Brick-and-Mortar Stores Offer Deals to Drive Traffic
While traffic continued to decline, retailers were able to drive greater storefront conversions while bolstering duration rates.
One retailer's loss is its customers' gain. That is, according to Euclid Analytics.
The retail analytics company recently released its “US Retail Benchmark” report, which shows that to combat declining in-store traffic, brick-and-mortar stores are using aggressive promotional campaigns and retooling the in-store experience via omnichannel strategies. This has boosted engagement rates, though retailers are still struggling to maintain loyalty.
The report, which measures data on hundreds of millions of domestic shopping sessions between January and June of this year, suggests a moderately positive outlook for sales growth across all categories in the second half of 2015 due to increased economic gains from continued job growth, lower cost of living, and disposable income growth. Euclid also expects consumers' willingness to spend to catch up with their increased disposable income in the latter half of the year.
Other findings include:
- As traffic continued to decline, retailers were able to drive greater storefront conversions while bolstering duration rates—the average visit duration time in-store increased by about four minutes from 2014.
- In June the bounce rate declined to a 12-month low of 6.5%—this indicates that retailers are actively engaging shoppers through relevant, timely assistance or enticing store layouts.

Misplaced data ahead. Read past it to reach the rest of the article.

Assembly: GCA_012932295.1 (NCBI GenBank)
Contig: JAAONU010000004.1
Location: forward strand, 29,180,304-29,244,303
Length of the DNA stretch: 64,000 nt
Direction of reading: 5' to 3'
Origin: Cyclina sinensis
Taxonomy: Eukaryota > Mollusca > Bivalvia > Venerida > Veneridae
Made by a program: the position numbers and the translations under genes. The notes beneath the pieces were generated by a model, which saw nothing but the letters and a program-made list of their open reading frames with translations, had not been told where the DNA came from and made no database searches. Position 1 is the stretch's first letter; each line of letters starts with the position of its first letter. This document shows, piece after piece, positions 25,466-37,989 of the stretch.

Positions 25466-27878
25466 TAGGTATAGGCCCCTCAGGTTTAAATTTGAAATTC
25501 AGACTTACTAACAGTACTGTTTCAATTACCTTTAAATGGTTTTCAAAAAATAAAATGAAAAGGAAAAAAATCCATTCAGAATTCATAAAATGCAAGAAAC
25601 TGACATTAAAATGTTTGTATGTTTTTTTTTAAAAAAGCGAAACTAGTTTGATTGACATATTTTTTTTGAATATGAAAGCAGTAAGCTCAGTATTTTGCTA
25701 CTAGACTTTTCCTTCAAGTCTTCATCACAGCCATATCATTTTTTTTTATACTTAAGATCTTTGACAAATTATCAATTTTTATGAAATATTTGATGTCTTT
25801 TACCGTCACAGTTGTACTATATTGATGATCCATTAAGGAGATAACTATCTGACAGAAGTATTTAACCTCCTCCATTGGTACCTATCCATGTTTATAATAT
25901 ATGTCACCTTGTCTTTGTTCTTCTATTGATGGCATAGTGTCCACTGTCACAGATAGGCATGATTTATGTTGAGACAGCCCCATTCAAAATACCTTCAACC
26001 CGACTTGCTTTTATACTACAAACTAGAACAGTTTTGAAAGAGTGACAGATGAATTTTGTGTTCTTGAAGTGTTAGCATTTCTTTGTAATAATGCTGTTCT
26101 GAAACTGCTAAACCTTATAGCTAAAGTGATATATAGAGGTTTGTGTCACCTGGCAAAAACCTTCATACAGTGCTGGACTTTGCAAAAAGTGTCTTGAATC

- Storefront conversion—the number of shoppers who enter a store as a percentage of the total foot traffic—rose over the last six months to 9% from 8.5% last year.
- In the first six months loyalty from active repeat customers totaled 11.7% of total visits measured—a decline from 12.8% during the same time last year.
“The continued erosion of in-store traffic has been raising alarms among every brick-and-mortar retailer,” said Brent Franson, CEO at Euclid Analytics. “We're seeing hopeful signs that retailers are starting to counter this declining trend and making every in-store visit count. That said, the unexpected poor showing in June also demonstrates that retailers are not yet out of the woods. Ultimately, retailers must boost their loyalty metrics and win the hearts and wallets of the mobile-savvy shopper.”
According to the report, the best shopping month of Q1 and Q2 2015 was April (also the only month where traffic grew YoY—7.6%); the best shopping day of that period was Monday, April 6. Storefront conversion also hit a high for 2015—9.5%—as promotional activities successfully attracted value-conscious consumers.